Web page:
National Historic Landmark is site of ‘Reunion’ Juneteenth Celebration
— Dell Mosley
AUSTIN, TEXAS, UNITED STATES, May 16, 2023/EINPresswire.com/ — When young Martin McDonald and his parents traveled as slaves from Tennessee to Texas in the 1840s, his family could not imagine a future where they would be free. Years later, on June 19, 1865, the future of McDonald and Bastrop County were changed when Union soldiers arrived in Galveston to announce the Civil War was over and slaves were freed. On Saturday, June 10, the property owned by McDonald’s family will be the centerpiece of the 2023 Bastrop County Juneteenth celebration and BBQ Cookoff.
The Juneteenth, ‘Reunion’ event will be free to the public and will take place from 12p.m.-5p.m. at the historic Hopewell Rosenwald School located in Bastrop County at 690 Hwy 21 West in Cedar Creek. The celebration will feature foods that are historic to the African American community, whether dishes served to those who were enslaved, or cuisine that may originated in other places but modified based on available ingredients. In keeping with the ‘Reunion’ theme, Families and former students from Hopewell Rosenwald and other African American schools in Bastrop County are encouraged to attend.
Juneteenth, derived from the word June and the date 19th, is the oldest nationally celebrated recognition of the ending of slavery. The announcement in Texas came two and a half years after President Lincoln signed the Emancipation Proclamation freeing slaves in Union states.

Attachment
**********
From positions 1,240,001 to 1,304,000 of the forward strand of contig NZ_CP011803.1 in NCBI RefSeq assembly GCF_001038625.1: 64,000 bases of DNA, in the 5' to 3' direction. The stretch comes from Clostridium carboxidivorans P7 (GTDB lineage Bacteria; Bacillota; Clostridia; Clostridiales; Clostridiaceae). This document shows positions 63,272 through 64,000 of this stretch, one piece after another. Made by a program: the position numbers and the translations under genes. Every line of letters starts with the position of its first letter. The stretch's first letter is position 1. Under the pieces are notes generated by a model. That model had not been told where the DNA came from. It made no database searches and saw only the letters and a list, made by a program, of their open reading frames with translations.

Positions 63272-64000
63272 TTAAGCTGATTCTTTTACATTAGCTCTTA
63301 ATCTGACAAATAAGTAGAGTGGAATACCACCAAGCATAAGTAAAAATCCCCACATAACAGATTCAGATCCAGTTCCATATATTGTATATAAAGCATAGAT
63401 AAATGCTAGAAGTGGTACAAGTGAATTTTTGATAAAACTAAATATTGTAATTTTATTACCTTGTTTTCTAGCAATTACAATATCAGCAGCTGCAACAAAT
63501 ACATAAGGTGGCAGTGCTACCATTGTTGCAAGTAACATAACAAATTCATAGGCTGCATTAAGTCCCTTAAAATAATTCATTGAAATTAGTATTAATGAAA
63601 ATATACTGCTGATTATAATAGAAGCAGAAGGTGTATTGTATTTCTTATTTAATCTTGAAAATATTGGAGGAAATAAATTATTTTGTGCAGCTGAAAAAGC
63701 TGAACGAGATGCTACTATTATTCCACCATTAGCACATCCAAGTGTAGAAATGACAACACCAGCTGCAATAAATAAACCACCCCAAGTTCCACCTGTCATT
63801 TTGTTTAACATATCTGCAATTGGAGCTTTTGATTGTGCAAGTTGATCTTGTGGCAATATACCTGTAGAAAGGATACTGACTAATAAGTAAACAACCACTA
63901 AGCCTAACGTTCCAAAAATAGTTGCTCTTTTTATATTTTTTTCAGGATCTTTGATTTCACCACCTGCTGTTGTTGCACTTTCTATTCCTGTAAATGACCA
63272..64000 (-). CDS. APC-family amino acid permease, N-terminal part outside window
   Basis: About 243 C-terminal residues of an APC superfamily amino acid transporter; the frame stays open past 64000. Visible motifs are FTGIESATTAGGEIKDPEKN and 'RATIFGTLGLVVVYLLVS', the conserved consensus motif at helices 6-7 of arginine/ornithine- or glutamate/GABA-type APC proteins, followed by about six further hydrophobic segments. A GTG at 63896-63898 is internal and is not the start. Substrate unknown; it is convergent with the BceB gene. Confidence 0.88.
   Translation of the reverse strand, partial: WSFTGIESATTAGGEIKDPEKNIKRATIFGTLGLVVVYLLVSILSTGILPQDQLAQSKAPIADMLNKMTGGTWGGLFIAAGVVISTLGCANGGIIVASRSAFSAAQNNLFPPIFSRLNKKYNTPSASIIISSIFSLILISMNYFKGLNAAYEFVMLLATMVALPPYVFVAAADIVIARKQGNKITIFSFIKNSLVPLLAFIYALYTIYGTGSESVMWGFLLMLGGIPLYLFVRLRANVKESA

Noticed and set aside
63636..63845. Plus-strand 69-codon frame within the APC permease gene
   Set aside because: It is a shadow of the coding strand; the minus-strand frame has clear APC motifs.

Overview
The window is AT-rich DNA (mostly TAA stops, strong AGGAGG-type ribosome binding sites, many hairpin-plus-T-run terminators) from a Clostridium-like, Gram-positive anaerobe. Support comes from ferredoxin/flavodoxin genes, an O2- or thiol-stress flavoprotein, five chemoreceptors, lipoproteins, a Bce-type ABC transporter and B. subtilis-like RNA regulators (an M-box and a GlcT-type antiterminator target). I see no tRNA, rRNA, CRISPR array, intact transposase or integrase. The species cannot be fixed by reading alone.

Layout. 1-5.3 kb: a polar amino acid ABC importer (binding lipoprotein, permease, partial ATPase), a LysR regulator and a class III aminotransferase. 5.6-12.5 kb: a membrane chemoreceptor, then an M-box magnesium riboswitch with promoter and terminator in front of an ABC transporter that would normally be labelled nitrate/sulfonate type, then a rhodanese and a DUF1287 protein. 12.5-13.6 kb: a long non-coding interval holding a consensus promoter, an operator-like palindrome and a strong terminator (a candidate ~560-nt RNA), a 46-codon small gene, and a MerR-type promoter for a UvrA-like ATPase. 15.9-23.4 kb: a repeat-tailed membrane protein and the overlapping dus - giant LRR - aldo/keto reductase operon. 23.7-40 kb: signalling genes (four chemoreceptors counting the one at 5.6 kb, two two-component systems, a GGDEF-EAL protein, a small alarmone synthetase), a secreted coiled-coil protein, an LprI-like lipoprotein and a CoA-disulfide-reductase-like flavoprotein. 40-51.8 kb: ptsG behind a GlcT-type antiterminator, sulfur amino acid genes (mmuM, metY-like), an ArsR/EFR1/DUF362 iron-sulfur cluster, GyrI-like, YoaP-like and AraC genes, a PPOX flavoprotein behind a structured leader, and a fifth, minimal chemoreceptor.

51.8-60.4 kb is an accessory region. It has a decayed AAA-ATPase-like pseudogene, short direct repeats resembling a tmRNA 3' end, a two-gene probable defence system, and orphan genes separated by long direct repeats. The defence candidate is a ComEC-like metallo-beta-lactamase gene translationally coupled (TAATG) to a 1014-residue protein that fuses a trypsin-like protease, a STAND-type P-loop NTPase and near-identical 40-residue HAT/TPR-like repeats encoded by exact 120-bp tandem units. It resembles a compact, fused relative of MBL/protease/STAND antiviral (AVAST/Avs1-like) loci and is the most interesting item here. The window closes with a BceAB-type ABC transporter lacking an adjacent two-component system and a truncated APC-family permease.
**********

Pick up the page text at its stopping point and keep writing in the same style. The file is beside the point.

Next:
The Hopewell Community Club will host the open house, led by Elroy Williams who was married to Sophia McDonald, a direct descendent of Martin McDonald. The club has worked for nearly a decade to restore the school, and this is its first major public event since receiving an historic designation on July 15, 2015. There will be games, an antique sale, refreshments and, most importantly, conversations with former students and family members of those who attended the school.
The Hopewell Rosenwald School – Cedar Creek was constructed in 1921-1922 with funds from the Rosenwald Rural School Building Program, established in 1917 for the educational advancement of African American children in the South. The program’s CEO Julius Rosenwald, president of Sears, Roebuck and Co. of Chicago, partnered with Booker T. Washington to help realize the school’s mission of offering education to children of color. The school represents an important time in Texas’ history when legally mandated separate – but rarely equal – accommodations for African American students were the norm throughout the southern United States.
The Hopewell Community Club is under the fiscal umbrella of American YouthWorks, whose mission is to provide young people with opportunities to build careers and improve communities through education, training, and service.
The Juneteenth event is sponsored by Bluebonnet Electric Cooperative, Resilient Bastrop County Initiative, Central Texas Network Weavers and Bastrop County Cares. The Hopewell Rosenwald School restoration project was primarily funded by the Department of Interior’s National Parks Service.
For information about the event, contact HopewellRosenwaldSchool@gmail.com or call
The Hopewell Rosenwald School
email us here